If you live oceanside or often visit, you'll know at least one constant: the relentless sound of the waves breaking on the beach. Although the sound may vary in intensity, it is never absent. There really is no silence here. Every waking and sleeping moment pulses with the rhythmic sound of the sea.
Rise in the morning and walk along the sand by the water, and you can sense the insecurity of the edge, feel the sand giving way, sliding back into the sea, know the now diminished but sometimes threatening power behind the sound. You look back at land and smile at the feebleness of human attempts to stop the slide, to make permanent what will not ultimately stay put: a berm of sand, planted with seagrass, sand pumped from sounds and inlets to build up beaches that, given one good hurricane, can be undercut once again, buildings with concrete and steel pilings sunk deep into bedrock, I presume, if such is a foundation here on the edge.
Seeing boats far out in the ocean, I remember the difficulties faced by those who live on the sea, who make their livelihood there, when, land bound, they lose the sound and very edginess of the sea. They go to sleep with the whisper of the breeze, or the hum of the refrigerator, and stand on floors that are frustratingly at peace, stable, and they toss and turn, miss the sound, miss the wild edge. Know it or not, the miss the wild glory of God, the sound and sense of his presence.
I want to live on the edge for 40 days. Two books may help me get there. Like some in my church, I'm utilizing Stephen Smallman's Forty Days on the Mountain: Meditations on Knowing God, as a help to knowing God and his presence in a daily sense, even perhaps hearing Him as Moses heard Him, "face to face, as a man speaks to his friend," (Ex. 33:11), even seeing His goodness and glory pass by me, to know how good but wild God really is. Smallman's book is a meditation on Exodus 32-34, the account of his very direct dealings with Moses, the reluctant prophet, and it moves us toward a richer prayer life and relationship with God.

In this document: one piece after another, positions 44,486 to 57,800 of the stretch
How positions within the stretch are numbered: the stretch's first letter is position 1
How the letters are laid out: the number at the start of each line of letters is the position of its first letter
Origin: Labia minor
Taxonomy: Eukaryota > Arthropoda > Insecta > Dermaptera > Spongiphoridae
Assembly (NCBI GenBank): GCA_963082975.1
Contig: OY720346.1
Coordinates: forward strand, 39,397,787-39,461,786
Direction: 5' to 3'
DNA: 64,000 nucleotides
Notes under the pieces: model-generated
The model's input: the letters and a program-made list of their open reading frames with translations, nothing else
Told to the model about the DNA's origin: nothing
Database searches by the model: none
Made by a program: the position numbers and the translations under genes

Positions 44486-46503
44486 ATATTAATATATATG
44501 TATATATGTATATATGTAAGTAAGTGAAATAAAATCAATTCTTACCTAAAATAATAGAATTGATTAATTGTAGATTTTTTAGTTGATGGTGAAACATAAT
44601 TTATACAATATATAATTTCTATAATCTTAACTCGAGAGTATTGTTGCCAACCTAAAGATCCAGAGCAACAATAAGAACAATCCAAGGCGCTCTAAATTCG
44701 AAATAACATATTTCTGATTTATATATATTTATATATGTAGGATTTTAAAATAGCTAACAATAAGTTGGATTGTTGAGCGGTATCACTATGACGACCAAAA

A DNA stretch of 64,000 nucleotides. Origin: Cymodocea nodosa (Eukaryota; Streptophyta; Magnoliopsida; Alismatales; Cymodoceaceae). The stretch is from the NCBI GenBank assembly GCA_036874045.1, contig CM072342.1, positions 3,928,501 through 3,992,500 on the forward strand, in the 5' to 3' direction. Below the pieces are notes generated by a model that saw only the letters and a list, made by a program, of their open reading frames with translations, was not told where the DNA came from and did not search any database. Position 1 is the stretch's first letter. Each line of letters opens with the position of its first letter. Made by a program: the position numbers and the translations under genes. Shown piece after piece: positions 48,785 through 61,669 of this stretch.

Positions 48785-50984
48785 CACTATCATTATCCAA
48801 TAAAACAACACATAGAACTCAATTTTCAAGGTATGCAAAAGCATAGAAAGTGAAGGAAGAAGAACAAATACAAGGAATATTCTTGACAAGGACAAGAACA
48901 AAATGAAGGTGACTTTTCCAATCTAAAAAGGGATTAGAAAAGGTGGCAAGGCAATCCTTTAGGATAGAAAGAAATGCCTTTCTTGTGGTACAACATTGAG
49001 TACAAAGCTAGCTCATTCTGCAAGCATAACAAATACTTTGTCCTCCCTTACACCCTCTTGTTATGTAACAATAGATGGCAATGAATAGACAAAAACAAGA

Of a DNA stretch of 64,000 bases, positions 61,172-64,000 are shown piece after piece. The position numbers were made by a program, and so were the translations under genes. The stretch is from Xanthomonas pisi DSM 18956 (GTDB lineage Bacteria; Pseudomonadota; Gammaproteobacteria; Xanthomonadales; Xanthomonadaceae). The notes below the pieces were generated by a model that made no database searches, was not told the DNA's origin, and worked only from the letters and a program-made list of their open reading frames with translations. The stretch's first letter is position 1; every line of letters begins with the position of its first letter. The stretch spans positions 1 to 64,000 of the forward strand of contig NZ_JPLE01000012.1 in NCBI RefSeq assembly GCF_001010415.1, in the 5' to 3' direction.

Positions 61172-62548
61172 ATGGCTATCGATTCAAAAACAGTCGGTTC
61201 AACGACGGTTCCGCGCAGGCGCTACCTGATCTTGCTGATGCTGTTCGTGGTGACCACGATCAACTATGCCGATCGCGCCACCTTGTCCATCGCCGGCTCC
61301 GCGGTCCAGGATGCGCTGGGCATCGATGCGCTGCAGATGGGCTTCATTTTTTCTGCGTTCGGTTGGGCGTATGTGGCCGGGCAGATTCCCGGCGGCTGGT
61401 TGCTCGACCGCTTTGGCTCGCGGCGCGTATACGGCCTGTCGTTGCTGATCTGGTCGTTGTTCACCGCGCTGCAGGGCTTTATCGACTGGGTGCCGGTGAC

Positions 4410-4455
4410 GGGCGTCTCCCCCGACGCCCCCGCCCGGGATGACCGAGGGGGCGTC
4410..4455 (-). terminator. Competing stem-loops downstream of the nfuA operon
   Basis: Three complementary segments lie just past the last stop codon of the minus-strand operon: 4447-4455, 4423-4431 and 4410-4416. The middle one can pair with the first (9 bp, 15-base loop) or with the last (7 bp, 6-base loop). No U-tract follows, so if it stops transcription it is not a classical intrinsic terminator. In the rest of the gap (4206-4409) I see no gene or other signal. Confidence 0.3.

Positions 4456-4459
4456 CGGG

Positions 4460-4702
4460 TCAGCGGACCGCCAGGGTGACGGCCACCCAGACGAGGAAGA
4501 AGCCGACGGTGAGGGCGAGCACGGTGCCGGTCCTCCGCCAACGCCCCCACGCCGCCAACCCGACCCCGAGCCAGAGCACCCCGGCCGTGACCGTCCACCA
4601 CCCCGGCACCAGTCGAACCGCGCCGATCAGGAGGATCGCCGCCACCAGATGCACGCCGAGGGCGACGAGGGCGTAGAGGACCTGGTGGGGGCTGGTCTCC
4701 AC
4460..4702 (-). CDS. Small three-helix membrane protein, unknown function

The other help to seeing comes from John Stilgore's Outside Lies Magic: Regaining History and Awareness in Everyday Places. Stilgore is a Professor of Landscape History at Harvard meaning, from what I can tell, he does a lot of meandering around the countryside on bike and by foot, ruminating on what he sees. His book is an extended exercise in developing what he calls "visual acuity," which simply means learning to really look at and wonder about ordinary things, like fences and power lines and commercial strips and highways --- all the mundane things we take for granted. As the title suggests, there is magic or wonder in the ordinary places, places we really don't see because we're too busy getting somewhere else. He slows down. He asks questions. And know it or not, in the ordinary he is seeing God's goodness and glory pass by, hearing the relentless voice of God speaking to him out of fenceposts and edges of roadways and power lines.
Life on the edge should be normative. I should be daily aware of the shifting sand under my feet, the instability of every mental construct, the pitiable nature of every human fortification against the relentless surf of God's presence. And yet I should also be aware of His constant goodness that shines, like the unveiled face of Moses, from the common, hear His voice echoing off the walls of buildings, humming from power lines, coursing in the buried infrastructure under my feet. Too often I've been a sailor off the sea, settled, comfortable, and yet missing the wild edge. So, for 40 days I'll live on the edge of the seemingly ordinary, letting it bask in the light of the vintage world of the Exodus, asking God to give Himself up to me.
I know a little about sailing, but don't expect tablets of stone.